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Closing the Meal Gap: Feeding More People Better Food More Often

Closing the Meal Gap: Feeding More People Better Food More Often image
A key goal in our strategic plan is to distribute 2.5 times the amount of food by 2023. It’s not just the amount of food, however, but also the nutritional value of that food. Fresh fruits and vegetables are a key component to improving the health and well-being of our clients. They also pose unique challenges for our agencies, many of whom are not equipped to handle large amounts of perishable food.

That’s where a variety of corporate, community, foundations and individual donors have stepped up to offer support. Thanks to generous gifts from IU Health and Walmart, refrigerators and freezers have been purchased for agencies that have capacity to distribute healthy perishables, but not the space to properly store them. In addition, Conagra, the Efroymson Family Fund, and many other generous donors have given funds to our Produce Hope initiative to purchase healthy fruits and vegetables for our clients.

Rush County Community Assistance received 2 commercial freezers thanks to the Walmart grant. They are also opening and operating a school-based pantry in Milroy, where refrigerators, freezers and shelving is being provided by IU Health.

According to Darilyn Bedel, the director of Rush County Community Assistance, public and private support and an outpouring of assistance from their community made all the difference. “We always served a lot of people, but like most places, we were serving them the cast offs that other people didn’t want. Nothing I would choose to put on my own table, but random cans and boxes and bags of food that really isn’t that good for you. Then, Gleaners started to offer produce – the same beautiful fruit and veggies you see at the grocery.”

Bedel says that when they were first approached about produce almost 2 years ago, they didn’t think they would be able to benefit from the program.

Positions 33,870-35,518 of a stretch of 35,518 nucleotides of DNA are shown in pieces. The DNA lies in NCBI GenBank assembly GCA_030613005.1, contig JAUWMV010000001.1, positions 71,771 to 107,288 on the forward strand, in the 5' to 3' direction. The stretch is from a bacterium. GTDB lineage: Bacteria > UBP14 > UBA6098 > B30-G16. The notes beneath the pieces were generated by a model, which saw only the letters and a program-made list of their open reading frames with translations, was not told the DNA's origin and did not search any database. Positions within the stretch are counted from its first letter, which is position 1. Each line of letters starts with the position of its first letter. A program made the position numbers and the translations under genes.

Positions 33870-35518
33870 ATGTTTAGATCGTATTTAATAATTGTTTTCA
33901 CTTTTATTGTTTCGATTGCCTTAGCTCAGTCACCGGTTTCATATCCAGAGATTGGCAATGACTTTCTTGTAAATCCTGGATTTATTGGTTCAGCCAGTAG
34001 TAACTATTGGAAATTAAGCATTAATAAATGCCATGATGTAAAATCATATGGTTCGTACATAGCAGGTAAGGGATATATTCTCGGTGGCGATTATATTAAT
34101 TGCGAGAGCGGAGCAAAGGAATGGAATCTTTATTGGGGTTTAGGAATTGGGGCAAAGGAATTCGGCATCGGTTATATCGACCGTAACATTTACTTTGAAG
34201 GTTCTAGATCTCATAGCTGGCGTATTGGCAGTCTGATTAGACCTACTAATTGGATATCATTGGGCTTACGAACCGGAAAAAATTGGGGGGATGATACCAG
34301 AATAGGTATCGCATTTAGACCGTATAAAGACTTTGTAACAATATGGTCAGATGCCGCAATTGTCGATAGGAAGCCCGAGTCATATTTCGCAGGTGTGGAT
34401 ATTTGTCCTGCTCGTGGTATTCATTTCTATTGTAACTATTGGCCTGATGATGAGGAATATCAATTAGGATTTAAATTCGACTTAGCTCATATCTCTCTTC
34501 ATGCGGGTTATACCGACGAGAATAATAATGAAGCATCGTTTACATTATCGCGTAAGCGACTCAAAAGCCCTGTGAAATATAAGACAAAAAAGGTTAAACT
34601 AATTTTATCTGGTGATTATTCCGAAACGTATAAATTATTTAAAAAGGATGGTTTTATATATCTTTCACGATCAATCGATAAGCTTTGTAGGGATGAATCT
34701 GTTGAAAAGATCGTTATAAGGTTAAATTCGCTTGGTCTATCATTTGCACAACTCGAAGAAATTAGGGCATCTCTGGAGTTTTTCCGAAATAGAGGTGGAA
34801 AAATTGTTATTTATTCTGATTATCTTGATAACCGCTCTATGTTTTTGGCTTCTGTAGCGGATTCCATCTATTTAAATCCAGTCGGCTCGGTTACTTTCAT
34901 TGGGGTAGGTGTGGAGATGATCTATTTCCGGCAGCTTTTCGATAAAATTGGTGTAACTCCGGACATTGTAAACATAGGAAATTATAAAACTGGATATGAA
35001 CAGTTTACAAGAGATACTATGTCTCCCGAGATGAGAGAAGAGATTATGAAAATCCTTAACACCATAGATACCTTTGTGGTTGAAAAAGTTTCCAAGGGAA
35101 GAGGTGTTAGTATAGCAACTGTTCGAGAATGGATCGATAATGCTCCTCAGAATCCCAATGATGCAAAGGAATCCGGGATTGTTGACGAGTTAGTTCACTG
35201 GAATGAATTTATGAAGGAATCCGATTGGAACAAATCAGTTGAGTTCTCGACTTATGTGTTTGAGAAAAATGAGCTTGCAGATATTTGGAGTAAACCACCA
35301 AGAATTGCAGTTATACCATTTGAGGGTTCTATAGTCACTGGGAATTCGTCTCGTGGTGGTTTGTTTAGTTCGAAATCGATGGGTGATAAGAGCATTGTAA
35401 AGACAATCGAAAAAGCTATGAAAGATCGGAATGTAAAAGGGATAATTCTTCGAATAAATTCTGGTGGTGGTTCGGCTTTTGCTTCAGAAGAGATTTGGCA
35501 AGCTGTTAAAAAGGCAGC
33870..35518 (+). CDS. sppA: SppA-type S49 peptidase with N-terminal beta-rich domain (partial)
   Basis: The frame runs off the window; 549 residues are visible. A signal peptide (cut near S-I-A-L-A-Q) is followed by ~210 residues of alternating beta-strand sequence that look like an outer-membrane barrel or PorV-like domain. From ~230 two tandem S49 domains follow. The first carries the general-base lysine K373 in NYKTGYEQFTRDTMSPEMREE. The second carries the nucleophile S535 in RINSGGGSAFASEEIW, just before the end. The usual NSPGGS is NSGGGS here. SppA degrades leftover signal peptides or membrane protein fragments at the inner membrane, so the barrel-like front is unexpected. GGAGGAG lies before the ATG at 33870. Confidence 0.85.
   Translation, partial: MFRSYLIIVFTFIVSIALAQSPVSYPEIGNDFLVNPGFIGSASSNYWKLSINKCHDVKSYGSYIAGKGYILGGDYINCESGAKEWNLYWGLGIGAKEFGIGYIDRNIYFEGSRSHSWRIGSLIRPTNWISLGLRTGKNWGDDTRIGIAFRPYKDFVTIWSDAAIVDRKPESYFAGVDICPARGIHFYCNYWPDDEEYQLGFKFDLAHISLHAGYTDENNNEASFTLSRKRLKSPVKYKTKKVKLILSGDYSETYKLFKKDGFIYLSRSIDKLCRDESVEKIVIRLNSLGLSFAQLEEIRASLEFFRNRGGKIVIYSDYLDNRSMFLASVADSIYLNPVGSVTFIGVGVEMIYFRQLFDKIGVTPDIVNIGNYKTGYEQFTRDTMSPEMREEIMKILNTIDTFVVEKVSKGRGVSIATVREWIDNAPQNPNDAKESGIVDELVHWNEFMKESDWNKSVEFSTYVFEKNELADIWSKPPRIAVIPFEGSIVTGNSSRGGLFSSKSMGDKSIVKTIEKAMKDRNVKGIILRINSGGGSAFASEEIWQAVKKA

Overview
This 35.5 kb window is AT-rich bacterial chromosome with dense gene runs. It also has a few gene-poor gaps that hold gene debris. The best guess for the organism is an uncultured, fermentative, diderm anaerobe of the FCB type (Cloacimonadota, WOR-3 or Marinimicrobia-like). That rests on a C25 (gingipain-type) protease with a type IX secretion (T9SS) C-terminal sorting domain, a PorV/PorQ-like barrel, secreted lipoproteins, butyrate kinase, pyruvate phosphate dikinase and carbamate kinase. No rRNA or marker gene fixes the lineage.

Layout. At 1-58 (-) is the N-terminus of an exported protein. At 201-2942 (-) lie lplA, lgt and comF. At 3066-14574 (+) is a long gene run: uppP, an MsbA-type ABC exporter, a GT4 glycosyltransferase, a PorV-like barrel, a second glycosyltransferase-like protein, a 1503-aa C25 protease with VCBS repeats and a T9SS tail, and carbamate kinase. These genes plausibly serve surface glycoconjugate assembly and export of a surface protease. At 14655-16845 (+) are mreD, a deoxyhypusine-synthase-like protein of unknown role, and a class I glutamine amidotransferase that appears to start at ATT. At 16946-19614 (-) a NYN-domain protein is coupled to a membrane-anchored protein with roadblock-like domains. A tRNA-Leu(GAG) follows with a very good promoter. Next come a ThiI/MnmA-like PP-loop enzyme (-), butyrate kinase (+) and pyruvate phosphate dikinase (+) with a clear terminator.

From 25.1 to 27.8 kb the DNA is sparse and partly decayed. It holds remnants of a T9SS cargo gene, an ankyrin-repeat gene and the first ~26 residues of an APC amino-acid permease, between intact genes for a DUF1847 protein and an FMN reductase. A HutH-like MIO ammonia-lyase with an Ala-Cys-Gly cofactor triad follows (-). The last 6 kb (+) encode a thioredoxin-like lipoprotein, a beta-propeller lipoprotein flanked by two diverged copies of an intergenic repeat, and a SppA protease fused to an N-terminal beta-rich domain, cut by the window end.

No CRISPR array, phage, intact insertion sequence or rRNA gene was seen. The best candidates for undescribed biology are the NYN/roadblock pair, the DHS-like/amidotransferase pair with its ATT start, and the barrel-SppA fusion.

“We served a lot of people but didn’t have any place to put the food before our distributions or to put the leftovers. The last thing we wanted to do was to have to throw out good food.”

She said that they were challenged again last year when Gleaners asked all agencies to allow clients to come at least twice a month for food. At first, they were reluctant. “We thought this meant doubling the people served and we didn’t see how we could do that. Gleaners agency staff came to talk to us and promised to do everything they could do to support us. They made good on that promise, and I’m so glad we took that leap together.”

The support provided by donors and staff gave Bedel and her board the confidence to take on another big project – the opening of a school-based pantry in Milroy. This pantry will be the first of its kind, a school-based pantry that is eligible to distribute government commodities. This means plenty of dairy, in addition to the fresh produce from Gleaners.

In addition to the support of capacity through new refrigerators, freezers and shelving, the new pantry received support from their community club to purchase carts for client use, as well as support from a local vendor who is providing them with decals so they can post their hours on the pantry window for all to see.

The pantry is being stocked in mid-June with a goal to open in July or August. It will serve the school and the community of Milroy. This community was previously served by a Gleaners Mobile Pantry, meaning weather cancellations were always a possibility.

Thanks to donors like you and our corporate and foundation partners, Rush County is an example of what can be done when we build up the capacity of our agency network, support their needs, and together, feed more people.

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